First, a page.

The pay television industry has been trying to make it possible for cable and satellite subscribers to watch TV on their, tablets, phones, and laptops, but the process has been less than smooth.
Called "TV Everywhere," the effort is an industrywide partnership, designed to create common standards and stop each company from having to solve every problem -- such as log-in and rights issues -- on its own.
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Consumers and investors got an inside look at the topic at last week's 2015 Consumer Electronics Show in Las Vegas, when moderator George Winslow, a Broadcasting & Cablemagazine contributing editor, led the "Where Is TV Everywhere Taking Us"panel. The panel featuredDISH Network Director of Video Product Management Jimshade Chaudhari, Disney and ABC Chief Product Officer Albert Cheng,Comcast Senior Director for TV Everywhere Content and Product Strategy Vito Forlenza, and TBS Head of Technology Strategy Jeremy Legg.
The speakers were refreshingly candid in telling the audience where they thought TV Everywhere has succeeded and where work remains to be done.
The panel was largely in agreement on the state of TV Everywhere. Source: Author.
It's not easy to use yetAmong the problems facing TV Everywhere, the biggest might be that it is not that easy to use and the experience can be confusing for customers.
DISH,Chaudhari explained, has invested heavily in the concept, and in making TV Everywhere easy to use, but he said problems remain for many players in the industry. "When people hear the term TV Everywhere, they expect to get access to their content -- the content that they want to watch on all of their devices at any [time]," he said. "We promised that as an industry and we underdeliver a lot."
While in Chaudhari's opinion DISH's offering does not have this problem, he acknowledged that TV Everywhere often comes with a lot of fine print about what content is accessible. He also said that log-ins can be an issue, and customers don't always know how to access the various TV Everywhere platforms.
"The key is removing the friction process," he added. "Authentication is still a problem."
The entire panel agreed that TV Everywhere can be too hard for consumers to use, and that improving the process is key.
"The challenge now is the consumers. The consumer got lost in the early days of TV Everywhere," Legg said. "The next layer of challenges is as a consumer how do you navigate to find your show?"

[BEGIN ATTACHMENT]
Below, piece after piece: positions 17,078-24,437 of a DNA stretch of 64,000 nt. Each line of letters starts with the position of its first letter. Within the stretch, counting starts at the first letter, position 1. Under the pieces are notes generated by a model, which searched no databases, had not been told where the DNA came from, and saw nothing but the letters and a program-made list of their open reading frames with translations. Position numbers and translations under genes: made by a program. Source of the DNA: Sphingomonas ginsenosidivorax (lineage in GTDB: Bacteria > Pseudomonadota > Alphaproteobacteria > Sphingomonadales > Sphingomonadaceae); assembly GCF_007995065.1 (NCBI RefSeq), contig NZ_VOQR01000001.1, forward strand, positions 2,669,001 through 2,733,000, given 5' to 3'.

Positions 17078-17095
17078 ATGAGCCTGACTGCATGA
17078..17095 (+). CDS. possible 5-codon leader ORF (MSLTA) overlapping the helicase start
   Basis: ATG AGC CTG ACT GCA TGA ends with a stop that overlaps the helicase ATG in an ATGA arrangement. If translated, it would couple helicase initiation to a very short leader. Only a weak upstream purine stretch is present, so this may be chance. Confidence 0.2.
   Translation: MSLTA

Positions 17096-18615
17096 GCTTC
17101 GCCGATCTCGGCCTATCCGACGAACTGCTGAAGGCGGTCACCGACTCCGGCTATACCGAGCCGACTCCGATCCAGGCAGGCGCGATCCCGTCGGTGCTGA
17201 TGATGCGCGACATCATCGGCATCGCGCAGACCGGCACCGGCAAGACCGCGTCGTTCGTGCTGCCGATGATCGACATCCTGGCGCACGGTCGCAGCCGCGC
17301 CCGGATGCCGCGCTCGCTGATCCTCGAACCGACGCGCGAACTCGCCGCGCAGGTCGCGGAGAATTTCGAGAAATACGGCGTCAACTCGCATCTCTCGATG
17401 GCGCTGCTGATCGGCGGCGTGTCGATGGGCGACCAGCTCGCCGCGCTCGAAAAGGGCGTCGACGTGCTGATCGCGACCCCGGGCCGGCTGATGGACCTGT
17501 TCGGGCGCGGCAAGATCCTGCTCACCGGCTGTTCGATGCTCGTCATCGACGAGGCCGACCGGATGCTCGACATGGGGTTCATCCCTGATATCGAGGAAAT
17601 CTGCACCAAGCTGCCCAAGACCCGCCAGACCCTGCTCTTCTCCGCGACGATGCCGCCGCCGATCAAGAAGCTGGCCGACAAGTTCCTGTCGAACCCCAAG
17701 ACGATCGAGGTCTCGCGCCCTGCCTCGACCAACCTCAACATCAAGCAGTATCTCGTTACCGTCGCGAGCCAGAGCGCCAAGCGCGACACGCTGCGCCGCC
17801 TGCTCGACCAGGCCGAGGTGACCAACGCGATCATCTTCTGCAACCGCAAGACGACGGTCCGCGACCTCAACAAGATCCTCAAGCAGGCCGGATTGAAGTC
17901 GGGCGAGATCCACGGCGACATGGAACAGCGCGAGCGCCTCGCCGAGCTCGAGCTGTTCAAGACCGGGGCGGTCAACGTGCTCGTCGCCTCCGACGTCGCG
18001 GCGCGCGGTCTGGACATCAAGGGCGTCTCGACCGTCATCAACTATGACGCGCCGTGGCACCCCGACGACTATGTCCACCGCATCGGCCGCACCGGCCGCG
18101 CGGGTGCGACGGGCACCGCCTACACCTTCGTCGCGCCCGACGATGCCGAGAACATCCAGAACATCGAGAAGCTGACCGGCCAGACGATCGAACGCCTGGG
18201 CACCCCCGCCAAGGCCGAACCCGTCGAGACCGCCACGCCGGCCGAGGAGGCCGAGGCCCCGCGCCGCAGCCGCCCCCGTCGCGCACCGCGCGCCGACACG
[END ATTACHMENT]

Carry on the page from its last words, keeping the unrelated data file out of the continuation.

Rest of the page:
It's getting betterStill, a number of technical hurdles have been solved -- as has another major trouble. In the early days of TV Everywhere, one of the primary challenges was sorting out whether the various broadcasters had the right to stream the content at all. This has largely been solved as content deals are now written to reflect the new reality.
"The rights structure for how we acquire, how we produce content is pretty much established at this point," Legg said. "...You see that reflected in the amount of on-demand content that we're all putting out there and in the fact that most of the networks are being streamed and you can't do that if you don't have the rights."
Monetization is improvingThe industry also faces technical and revenue challenges inadvertising on streaming content, as opposed to live content.On the technical side, the industry has largely solved problems in replacing the ads that ran with the initial program and dynamically adding new advertisements into the streams.On the revenue side, Cheng said progress is being made in the ability to target digital ads to raise revenue on TV Everywhere products.
"The mobile space seems to havea difficulty in figuring out how to drive advertising," he said, referring to non-TV Everywhere mobile efforts. "For TV Everywhere, mobile is not hard for us to monetize, we monetize every screen that we have."
ABC, Cheng said, has maximized its ability to insert the right ads into on-demand content, and it has been working to do the same on live contentas the amount of live programming being offered through TV Everywhere grows.
"Every ad you see on Watch ABC is actually in real time dynamically inserted with a whole new ad, and it's dependent on where you are in the country," he said.
The future of TV EverywhereForlenza articulated the general sentiment of the panel when he explained how Comcast's TV Everywhere product has evolved. Its ultimate goal is offering infinite access to all content from any device.
"Admittedly, we're still working on that," he said.
Not being all the way there, though, does not mean no progress has been made. Comcast now offers the top 100 shows on its TV Everywhere service that can be watched anywhere on every device. This has greatly expanded its audience on the platform, he said.
That's a look at where TV Everywhere stands today. It's not where it needs to be, nor does it work as well as the industry would like, but it is moving forward and drawing closer to being a way for cable and satellite customers to watch any content from any location on any device.
The article CES 2015: Execs Say "TV Everywhere" Isn't Quite There originally appeared on Fool.com.
Daniel Kline owns shares of Apple. The Motley Fool recommends Apple, Google (A shares), Google (C shares), Netflix, and Walt Disney. The Motley Fool owns shares of Apple, Google (A shares), Google (C shares), Netflix, and Walt Disney. Try any of our Foolish newsletter services free for 30 days. We Fools may not all hold the same opinions, but we all believe that considering a diverse range of insights makes us better investors. The Motley Fool has a disclosure policy.
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